I don’t think you intended equivalence, either, but for my part let me clarify that for me, “don’t like either much” does not remotely mean “both are the same”.

One partly is a poorly cooked, unevenly heated tuna casserole that could have been done better, but that will sustain life, and has some positive characteristics. And alive, we can always advocate for something better. The other party is poisoned candy. There is no doubt whatsoever that the correct choice is the tuna casserole.

(As an aside, another asinine thing Americans do is vote on what they imagine, or pretend to imagine, the parties do, rather than on what the parties actually do do. For example, I’m about 99.9% progressive, and with the caveat that any further discussion of this will be voluntarily moved to the BW by me, I support the right of law-abiding individuals to own ordinary firearms like rifles, shotguns, and handguns, although I also support the right of local jurisdictions to restrict guns to some degree. And although I strongly support background checks, I oppose any use of confidential medical records as part of such a check. This isn’t even a “conservative” value; I consider this a progressive stance. But anyway, neither party is advancing any onerous gun control legislation. The Democrats simply don’t do that. No-one is even proposing tight controls on new gun purchases, let alone anything that would affect guns already owned. Yet millions of Americans can be manipulated into voting stupidly based on the fantasy that the Democrats support some kind of imaginary gun control law. Gun controls have markedly REDUCED during the Obama era, due to SCOTUS decisions and local laws, and no federal law at all has been passed on the issue. Yet I bet there are pro-science readers here who believe the fantasy-land propaganda-for-the-stupidest-suckers claim that the Democrats want to restrict firearms.)

Harold said:

Gerald Ford was apparently an all round decent guy.

Ford was the only sitting president who was a member of The Family aka The Fellowship, the elitist fundie cult that runs the Presidential Prayer Breakfast once a year and uses it to arrange arms deals and political support for genocidal dictators.

Under their influence, Ford signed off on Suharto’s genocidal purge of “communists.” 24 hours after Ford flew out of Jakarta, Indonesia invaded and annexed East Timor and started massacring the “communist” population, with Ford’s stamp of approval.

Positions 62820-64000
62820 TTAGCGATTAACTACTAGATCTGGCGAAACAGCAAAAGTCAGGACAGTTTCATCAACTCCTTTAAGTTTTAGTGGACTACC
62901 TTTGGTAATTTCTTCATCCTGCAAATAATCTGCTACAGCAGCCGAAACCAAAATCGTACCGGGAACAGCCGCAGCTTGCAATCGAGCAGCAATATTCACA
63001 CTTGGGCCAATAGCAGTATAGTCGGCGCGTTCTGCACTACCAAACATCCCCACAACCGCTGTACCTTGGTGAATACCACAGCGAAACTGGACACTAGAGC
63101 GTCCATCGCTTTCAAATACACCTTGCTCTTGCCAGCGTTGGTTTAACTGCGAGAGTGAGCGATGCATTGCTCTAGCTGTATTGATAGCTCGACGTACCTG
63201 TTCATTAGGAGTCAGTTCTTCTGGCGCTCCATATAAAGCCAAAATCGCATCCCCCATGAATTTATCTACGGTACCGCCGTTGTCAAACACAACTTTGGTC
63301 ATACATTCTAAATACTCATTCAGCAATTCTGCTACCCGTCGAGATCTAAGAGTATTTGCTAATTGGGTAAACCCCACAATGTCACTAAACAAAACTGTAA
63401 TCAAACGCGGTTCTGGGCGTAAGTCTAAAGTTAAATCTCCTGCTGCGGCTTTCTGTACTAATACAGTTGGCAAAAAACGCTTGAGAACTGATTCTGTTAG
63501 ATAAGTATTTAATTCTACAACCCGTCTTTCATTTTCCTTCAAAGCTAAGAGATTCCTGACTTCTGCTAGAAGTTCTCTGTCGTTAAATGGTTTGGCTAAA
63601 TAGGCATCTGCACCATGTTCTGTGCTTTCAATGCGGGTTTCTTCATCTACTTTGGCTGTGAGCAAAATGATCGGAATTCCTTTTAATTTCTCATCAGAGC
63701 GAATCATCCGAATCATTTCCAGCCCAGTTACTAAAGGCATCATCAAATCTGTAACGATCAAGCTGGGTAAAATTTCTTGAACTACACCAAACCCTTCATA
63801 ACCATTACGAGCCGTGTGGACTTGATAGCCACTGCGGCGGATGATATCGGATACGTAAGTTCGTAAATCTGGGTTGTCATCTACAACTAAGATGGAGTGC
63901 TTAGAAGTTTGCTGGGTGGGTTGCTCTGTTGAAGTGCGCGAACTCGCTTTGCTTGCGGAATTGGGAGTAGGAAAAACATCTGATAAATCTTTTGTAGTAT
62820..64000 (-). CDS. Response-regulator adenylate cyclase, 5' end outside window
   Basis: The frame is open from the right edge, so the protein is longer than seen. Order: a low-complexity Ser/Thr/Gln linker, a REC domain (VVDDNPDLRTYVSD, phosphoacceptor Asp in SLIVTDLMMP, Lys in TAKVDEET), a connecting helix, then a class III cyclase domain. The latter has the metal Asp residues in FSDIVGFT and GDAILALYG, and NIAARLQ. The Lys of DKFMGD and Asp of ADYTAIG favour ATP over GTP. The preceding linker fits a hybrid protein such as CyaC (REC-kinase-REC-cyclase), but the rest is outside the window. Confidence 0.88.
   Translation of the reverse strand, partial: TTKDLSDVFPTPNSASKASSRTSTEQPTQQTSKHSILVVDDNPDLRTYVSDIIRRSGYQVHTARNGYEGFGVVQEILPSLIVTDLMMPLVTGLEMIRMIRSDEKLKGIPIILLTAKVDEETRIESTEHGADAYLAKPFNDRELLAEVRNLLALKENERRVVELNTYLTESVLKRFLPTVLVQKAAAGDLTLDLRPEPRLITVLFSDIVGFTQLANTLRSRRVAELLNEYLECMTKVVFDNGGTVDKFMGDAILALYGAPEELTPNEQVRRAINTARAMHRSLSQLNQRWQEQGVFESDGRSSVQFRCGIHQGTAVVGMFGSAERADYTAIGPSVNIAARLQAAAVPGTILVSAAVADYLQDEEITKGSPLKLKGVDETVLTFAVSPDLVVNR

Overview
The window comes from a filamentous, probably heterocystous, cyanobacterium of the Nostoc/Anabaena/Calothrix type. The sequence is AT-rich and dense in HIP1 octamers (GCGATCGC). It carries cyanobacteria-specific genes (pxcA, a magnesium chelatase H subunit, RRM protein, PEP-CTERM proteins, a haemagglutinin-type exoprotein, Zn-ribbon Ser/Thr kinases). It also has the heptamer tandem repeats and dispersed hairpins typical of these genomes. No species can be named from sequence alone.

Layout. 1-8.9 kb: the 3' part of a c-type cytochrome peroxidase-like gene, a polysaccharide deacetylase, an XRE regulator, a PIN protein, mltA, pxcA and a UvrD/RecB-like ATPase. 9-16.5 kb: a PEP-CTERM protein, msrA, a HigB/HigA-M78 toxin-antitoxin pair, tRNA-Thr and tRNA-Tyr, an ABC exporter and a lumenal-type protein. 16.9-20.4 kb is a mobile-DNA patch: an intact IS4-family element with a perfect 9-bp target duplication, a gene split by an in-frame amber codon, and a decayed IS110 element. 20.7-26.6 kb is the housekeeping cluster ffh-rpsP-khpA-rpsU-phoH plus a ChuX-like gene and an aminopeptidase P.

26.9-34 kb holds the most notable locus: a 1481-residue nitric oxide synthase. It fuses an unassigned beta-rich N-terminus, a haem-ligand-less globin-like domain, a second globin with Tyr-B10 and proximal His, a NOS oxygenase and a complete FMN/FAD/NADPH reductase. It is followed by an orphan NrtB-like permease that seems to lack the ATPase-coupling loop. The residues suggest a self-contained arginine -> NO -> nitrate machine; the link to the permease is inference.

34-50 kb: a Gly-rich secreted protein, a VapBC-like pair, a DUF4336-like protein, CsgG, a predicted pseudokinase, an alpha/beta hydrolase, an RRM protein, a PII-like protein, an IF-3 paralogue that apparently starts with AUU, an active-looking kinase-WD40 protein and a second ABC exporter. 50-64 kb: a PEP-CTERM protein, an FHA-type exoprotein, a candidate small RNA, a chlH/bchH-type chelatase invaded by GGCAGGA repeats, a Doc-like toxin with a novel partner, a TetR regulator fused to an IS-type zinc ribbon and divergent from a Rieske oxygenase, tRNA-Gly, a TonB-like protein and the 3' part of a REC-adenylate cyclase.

Read Sharlet’s book “The Family” and learn how this country is really governed.

diogeneslamp0 said:

Harold said:

Gerald Ford was apparently an all round decent guy.

Ford was the only sitting president who was a member of The Family aka The Fellowship, the elitist fundie cult that runs the Presidential Prayer Breakfast once a year and uses it to arrange arms deals and political support for genocidal dictators.

Under their influence, Ford signed off on Suharto’s genocidal purge of “communists.” 24 hours after Ford flew out of Jakarta, Indonesia invaded and annexed East Timor and started massacring the “communist” population, with Ford’s stamp of approval.

Read Sharlet’s book “The Family” and learn how this country is really governed.

Well, truth be told, I was only trying to be diplomatic toward science-supporting Republicans from another era, and to emphasize to them that the party has changed.

A generalized apology for the Nixon and Ford administrations was not my intent. Rather, the point was that current Republicans are substantially worse. And that is a point I defend strongly. It does not imply that Nixon and Ford were wonderful. Simply being less bad than Bush/Cheney, Michelle Bachmann, and their ilk, is not much of a compliment.

Read Sharlet’s book “The Family” and learn how this country is really governed.

I may read the book but I don’t believe that some particular individual book is all I need to “learn how the country is really governed”. I was already perfectly aware of tacit US backing for the Suharto regime, and for many other right wing dictatorships. It should be obvious to anyone who reads this blog that I am aware of, and opposed to, the excessive influence of fundamentalist Christian authoritarian groups on the US government.

Why is Lathey Pufkin writing for the Heartland Institute now?